Ketchum University will soon welcome its new incoming classes of optometry, PA and pharmacy students. The students will hit the ground running with a unique orientation program designed to meet them where they are and introduce them to the school’s carefully crafted culture of success.
“Our goal with orientation is to make the students feel welcome here on campus and introduce them to the culture of the University,” says Vice President for Student Affairs Dr. Carmen Barnhardt. “We also devote time and create events during orientation for students to connect with each other.”
Students from all three disciplines will participate in a one-day orientation on August 16, then attend separate orientations within their respective Colleges. The one-day, University orientation provides them with an overview of campus expectations, procedures and policies, as well as a look into the resources available to them so they may stay on track, working toward success.
“One of our messages during orientation will be to let students know – ‘We are glad you are here, we know you will be successful, but if something gets in the way and you need support – we are here for you,’” says Dr. Barnhardt.
Orientation week opens with an evening picnic on Tuesday, August 15. The picnic is hosted by the incoming students’ Peer Advisors and offers incoming students a chance to make connections with their new classmates both within their professional graduate program and with the other professional programs as well.
“The students will also have time to interact with their Peer Advisors and tour the campus,” says Dr. Barnhardt.
University orientation begins with an address from Ketchum President Kevin L. Alexander, OD, PhD. Later, students will be introduced to all three Deans during “Meet the Deans.” Here the Deans will provide an overview of the professions so all students can understand the variety of programs offered at Ketchum. “This is also a perfect introduction to interprofessional education, a core component of the curriculum,” says Dr. Barnhardt.
Since all of the students will have successfully navigated undergraduate school prior to being accepted to Ketchum, the students typically are accustomed to functioning on their own. Most students also realize graduate school will be more difficult, but some underestimate how much more difficult it can be, especially the transition period. Many aspects of life during this time may change (e.g. living situation, relationship status, finances, etc.). For that reason, the University has worked hard to develop programs to help students succeed academically and emotionally.
Director of University Student Counseling Services Dr. Alyse Kirschen provides students with an overview of services available at the counseling center. Many of these services are geared towards teaching students the value of self-care and stress management.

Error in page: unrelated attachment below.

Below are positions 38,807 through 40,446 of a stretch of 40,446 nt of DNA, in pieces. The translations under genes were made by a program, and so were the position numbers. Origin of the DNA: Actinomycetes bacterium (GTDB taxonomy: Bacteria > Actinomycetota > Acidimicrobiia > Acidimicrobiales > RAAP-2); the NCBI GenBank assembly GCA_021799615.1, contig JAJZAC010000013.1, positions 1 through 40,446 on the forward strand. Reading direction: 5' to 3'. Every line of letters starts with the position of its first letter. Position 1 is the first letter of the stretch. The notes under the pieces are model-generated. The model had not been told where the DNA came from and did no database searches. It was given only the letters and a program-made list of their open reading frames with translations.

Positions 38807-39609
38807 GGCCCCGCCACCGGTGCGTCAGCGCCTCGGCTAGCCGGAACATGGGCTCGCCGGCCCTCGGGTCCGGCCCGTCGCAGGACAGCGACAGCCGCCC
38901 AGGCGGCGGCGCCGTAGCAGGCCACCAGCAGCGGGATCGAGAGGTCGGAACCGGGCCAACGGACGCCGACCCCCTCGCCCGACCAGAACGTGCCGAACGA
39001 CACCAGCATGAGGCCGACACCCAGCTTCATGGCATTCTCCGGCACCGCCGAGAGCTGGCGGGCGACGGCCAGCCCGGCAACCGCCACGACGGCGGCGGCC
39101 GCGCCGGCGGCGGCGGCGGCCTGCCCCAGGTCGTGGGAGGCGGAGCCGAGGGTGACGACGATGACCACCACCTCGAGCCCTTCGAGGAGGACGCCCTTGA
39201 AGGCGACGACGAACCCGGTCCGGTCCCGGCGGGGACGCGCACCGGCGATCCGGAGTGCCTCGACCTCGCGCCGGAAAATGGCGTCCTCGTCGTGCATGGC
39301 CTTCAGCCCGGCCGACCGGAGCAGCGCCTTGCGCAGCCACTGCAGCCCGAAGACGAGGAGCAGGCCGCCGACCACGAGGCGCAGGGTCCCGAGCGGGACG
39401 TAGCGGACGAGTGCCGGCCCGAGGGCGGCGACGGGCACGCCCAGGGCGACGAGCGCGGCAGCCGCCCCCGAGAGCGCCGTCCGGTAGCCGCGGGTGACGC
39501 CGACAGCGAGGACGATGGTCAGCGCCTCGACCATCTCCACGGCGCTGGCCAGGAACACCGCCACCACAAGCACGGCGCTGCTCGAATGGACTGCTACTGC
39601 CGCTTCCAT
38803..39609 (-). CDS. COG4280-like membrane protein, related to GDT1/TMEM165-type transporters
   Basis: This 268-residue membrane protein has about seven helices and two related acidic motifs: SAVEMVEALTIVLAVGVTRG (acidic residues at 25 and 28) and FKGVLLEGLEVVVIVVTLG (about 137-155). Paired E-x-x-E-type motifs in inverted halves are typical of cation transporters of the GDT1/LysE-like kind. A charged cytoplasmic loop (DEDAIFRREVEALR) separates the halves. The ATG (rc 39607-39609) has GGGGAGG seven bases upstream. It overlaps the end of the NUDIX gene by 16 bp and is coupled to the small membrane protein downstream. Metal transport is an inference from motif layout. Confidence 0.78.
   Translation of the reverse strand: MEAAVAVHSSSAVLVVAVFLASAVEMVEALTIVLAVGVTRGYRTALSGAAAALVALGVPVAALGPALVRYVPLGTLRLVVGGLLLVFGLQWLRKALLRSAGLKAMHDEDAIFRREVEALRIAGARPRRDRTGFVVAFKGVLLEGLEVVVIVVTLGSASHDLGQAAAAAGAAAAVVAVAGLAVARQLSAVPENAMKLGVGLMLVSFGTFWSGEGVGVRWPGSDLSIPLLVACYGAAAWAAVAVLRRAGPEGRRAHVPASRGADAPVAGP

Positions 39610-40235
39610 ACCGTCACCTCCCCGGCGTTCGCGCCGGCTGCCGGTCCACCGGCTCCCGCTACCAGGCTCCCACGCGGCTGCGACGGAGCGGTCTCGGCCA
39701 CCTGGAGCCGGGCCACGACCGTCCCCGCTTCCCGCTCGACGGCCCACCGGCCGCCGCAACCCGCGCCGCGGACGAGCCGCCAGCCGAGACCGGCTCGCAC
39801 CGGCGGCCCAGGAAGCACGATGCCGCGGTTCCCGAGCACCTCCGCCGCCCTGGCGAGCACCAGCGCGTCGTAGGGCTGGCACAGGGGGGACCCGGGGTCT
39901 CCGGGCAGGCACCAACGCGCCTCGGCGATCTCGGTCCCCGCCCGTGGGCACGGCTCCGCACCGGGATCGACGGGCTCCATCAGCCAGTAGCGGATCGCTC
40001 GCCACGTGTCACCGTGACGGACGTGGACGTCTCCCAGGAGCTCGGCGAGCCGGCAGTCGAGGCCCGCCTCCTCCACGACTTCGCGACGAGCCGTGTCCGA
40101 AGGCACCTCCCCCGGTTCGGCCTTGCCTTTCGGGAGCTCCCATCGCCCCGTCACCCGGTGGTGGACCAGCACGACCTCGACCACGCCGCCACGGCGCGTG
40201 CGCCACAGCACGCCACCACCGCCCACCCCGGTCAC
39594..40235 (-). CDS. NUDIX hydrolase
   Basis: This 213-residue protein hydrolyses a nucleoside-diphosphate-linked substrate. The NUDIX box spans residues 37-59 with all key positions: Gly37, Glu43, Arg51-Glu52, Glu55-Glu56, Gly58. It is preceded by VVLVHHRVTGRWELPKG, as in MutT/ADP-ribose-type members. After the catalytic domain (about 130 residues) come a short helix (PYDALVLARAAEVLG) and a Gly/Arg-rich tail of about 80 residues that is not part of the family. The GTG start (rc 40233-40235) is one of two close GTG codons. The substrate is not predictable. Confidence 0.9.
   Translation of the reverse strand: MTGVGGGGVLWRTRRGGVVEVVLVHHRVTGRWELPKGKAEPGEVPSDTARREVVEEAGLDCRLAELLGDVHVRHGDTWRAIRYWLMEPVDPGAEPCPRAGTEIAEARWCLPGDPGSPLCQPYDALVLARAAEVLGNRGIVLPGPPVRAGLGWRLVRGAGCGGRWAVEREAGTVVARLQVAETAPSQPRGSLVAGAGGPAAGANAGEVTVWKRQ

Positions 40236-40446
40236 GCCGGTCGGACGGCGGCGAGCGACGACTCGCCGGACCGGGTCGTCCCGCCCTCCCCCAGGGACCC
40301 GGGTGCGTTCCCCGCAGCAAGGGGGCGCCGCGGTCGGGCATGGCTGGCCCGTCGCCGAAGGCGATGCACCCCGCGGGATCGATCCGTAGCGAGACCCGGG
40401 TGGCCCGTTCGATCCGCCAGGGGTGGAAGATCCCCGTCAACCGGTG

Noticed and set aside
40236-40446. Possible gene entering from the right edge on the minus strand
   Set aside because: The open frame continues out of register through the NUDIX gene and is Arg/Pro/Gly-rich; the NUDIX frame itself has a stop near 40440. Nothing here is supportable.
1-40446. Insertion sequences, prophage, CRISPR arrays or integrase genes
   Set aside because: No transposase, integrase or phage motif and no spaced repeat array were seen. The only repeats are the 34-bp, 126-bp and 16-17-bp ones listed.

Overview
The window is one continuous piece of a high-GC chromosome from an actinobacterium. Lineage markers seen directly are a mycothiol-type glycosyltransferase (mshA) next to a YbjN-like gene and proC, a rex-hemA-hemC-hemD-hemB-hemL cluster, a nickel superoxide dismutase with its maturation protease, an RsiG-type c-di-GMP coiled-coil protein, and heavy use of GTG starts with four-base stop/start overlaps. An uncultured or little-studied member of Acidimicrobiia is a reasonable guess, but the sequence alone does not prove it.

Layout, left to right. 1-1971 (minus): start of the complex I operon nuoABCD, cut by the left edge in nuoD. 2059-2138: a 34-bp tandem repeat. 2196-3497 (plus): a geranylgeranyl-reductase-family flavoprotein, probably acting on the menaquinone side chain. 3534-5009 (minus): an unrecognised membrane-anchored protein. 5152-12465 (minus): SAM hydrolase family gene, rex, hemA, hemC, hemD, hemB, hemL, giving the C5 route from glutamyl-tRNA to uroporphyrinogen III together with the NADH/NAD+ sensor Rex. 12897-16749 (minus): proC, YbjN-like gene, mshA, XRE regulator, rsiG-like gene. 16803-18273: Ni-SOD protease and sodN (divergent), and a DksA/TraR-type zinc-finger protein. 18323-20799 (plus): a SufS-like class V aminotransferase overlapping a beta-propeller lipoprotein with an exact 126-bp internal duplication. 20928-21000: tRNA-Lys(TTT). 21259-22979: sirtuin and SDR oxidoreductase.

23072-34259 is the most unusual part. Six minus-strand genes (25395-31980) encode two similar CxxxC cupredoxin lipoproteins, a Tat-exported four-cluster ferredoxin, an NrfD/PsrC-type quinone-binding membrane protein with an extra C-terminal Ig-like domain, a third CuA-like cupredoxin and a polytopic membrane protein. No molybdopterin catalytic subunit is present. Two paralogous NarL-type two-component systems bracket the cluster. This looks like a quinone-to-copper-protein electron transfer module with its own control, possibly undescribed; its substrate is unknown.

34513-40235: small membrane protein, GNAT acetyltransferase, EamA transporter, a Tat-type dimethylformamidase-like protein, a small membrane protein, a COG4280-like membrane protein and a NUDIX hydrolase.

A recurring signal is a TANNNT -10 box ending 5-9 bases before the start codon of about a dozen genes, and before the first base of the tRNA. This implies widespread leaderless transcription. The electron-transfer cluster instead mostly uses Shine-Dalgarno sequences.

Assistant Director for Student Affairs and Student Engagement Tori Holmes says orientation is also an opportunity to advise students of the services provided by the Student Achievement Center and within the Dr. Lorraine Voorhees Resource Room. Those services include seminars on such topics as communication, financial literacy and managing test anxiety.
“Orientation provides an opportunity to give students information about the services and resources available to them throughout their enrollment at Ketchum University,” says Holmes.
Holmes says attention is also given to address the needs of all students who come to the University as married individuals or as parents. For instance, the University’s Married Student Club hosts a welcome brunch each year at the end of orientation week.
“We have a lot of students who come to MBKU that aren’t SoCal natives that have spouses and/or families joining them,” says Holmes.
One of the jobs of campus Peer Advisors is to write a blog over the summer. One of the advisors wrote a blog targeting other married students, advising them to make sure their spouses feel a part of the journey. The University has posted these blog posts to their magazine site throughout the summer. They’ve also promoted them on social media hoping to increase readership among incoming and prospective students.
The individual Colleges also work during their orientations to make the students feel welcome. For instance, the Dean of the College of Pharmacy hosts a dinner for students. The School of PA Studies organizes a service project at the conclusion of its orientation where student spend the day working at a food bank. SCCO students will have the opportunity to have coffee and donuts with their first year faculty members. In addition to the Married Student Club brunch, orientation week concludes with a fun event where the incoming students are invited to an evening of bowling with their Peer Advisors.
“Our job is to meet the students where they are at,” explains Dr. Barnhardt. “We don’t view orientation as a one day event; we see orientation as a process.”
“I want students to walk away at the end of orientation and say – ‘I am glad I came to school here. I made the right choice,’” adds Dr. Barnhardt.